I ran across this piece “Barnes & Noble Rages Against the Dying of the Light” on the internet the other day. It’s one of the strangest pieces of writing I’ve ever seen. It highlights why the Occupy Wall Street crowd exists, and why there are so many misunderstandings between us cold hard-hearted capitalists and the rest of the world.

It seems the author is totally mystified why Barnes & Noble would want to get into the ebook business and manufacture ereaders like the highly successful Nook. Here, let me share his words:

Why would an operator of bookstores would (sic) start manufacturing electronics?

There’s no real mystery about this. The physical book retailing industry is in structural decline driven by technological changes. Insofar as physical bookstore survive, they’ll survive because (some) people have warm/fuzzy/nostalgic feelings about bookstores. But that implies a future, if there is one, for the sort of neighborhood independent bookshops that people have warm/fuzzy/nostalgic feelings about, not soulless chains. Barnes & Noble the organism doesn’t want to die, so it makes a desperate effort to launch a new book-related businesses—the design and manufucter (sic) of e-readers—that it has no particular expertise in. All very understandable, but weirdly out of step with the ostensible idea of the for-profit business corporation. At the end of the day, there’s absolutely nothing wrong with investors capitalizing a new business venture, the venture making money for a while, then its profits declining and eventually the business shuts down. Nothing lasts forever, and a corporation doesn’t need to achieve immortality to have been a good business. But large firms essentially never behave like this. They never, that is, serenly (sic) accept the inevitable and just attempt to manage their existing operations as well as possible. Instead they want to live! They want to thrive! And this survival instinct is tied up in a weird way with the doctrine of shareholder value. In theory, the urge to live is value-destroying. But in practice for any executive team to straightforwardly admit that their business is in a dying market segment and they have no plan for changing that fact would lead to an immediate share price crash with deleterious consequences for the executives.

I’m sorry for all the “(sic)”s in this piece – I got tired of pointing out all the spelling and grammatical errors. I just read it out loud and I’m convinced it is one of the stupidest pieces of writing and economic stupidity I’ve ever read.

What? Corporations should serenely accept the inevitable end of their business and manage their existing operations as well as possible? How dare they want to live? How dare they want to thrive? If he acknowledges there is nothing wrong with making money for a while, why is it wrong for the company to seek to find new products and new markets when old markets change and new markets emerge? Barnes & Noble’s efforts to change with the times is a desperate effort? I know I’m not making a very coherent argument, but I just don’t know where to start in attacking this folly.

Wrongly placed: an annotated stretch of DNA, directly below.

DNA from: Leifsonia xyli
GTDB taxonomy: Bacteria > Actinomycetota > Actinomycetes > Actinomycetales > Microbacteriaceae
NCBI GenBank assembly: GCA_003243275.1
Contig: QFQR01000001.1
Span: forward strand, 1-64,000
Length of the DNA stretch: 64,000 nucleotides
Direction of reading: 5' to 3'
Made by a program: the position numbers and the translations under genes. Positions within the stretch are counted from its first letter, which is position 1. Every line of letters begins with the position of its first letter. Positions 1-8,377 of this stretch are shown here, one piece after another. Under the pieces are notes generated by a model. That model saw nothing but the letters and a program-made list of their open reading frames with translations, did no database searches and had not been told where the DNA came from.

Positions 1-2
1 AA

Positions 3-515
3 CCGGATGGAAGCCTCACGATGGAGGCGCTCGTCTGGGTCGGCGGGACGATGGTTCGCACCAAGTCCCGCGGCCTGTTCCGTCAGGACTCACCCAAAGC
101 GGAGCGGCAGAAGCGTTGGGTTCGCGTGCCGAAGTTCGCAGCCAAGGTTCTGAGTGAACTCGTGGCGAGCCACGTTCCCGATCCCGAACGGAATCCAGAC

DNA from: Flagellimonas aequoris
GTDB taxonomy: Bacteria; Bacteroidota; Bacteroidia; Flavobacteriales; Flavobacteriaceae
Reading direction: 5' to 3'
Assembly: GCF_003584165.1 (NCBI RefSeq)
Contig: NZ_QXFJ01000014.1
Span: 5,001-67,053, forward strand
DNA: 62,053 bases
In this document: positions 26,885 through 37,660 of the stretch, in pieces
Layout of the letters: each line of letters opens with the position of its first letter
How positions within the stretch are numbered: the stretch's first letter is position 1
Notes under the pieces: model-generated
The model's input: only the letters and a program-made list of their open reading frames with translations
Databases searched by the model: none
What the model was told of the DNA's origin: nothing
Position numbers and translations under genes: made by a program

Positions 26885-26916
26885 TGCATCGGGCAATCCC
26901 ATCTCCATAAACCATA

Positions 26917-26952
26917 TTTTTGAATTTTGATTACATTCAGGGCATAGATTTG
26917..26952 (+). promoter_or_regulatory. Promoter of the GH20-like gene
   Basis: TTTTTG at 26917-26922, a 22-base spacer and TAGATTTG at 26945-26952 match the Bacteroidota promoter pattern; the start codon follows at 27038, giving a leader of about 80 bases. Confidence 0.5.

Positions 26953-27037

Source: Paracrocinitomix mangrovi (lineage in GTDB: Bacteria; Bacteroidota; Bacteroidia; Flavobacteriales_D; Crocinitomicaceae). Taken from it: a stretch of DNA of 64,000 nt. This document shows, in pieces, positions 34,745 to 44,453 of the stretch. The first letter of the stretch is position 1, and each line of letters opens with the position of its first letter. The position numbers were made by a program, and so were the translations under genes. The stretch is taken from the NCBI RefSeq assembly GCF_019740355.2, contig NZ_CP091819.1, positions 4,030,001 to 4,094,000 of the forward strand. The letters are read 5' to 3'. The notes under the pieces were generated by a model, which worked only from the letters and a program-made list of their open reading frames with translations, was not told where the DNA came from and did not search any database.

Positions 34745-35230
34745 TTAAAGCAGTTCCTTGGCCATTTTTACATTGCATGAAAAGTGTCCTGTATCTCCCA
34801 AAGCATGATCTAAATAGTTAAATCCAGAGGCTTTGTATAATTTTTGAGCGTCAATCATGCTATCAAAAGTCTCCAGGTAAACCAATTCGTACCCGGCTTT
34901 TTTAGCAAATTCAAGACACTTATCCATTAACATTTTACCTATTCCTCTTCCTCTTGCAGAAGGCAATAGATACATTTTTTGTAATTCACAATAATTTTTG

By this logic IBM should have died with the mainframe computer. Broadcasting companies should be going out of business as new media evolves rather than trying to
change with the times and technology. What about At&T – never get in the wireless business but die along with landline phones? Borders didn’t catch on to the Amazon threat while Barnes & Noble did – so it’s good they disappear, taking shareholder value with them? What about Blockbuster? If I was a Blockbuster shareholder, I should be grateful they were right for a time and not be frustrated that they didn’t realize how Netflix was changing the market? And how does his theory apply when it comes to shareholders who acquire their shares in the aftermarket as opposed to the initial offering? Are we to believe this is a weird application of the theory of shareholder value? I just don’t get it!

I think it’s great that companies grow, change and diversify to meet consumer demand. I have a Kindle, not a Nook, but I know that the existence of the Nook helps me by making Amazon innovate and hold prices down. Markets work, and in a market firms seek profits. That requires them to innovate, change with technology and consumer tastes, survive and even thrive. If they do, I think it’s great. If they can’t keep up, then let them fail. But to argue that they should not try to change and simply wither and die a whimpering, withering death is just dumb.

There, I needed to get that off my chest.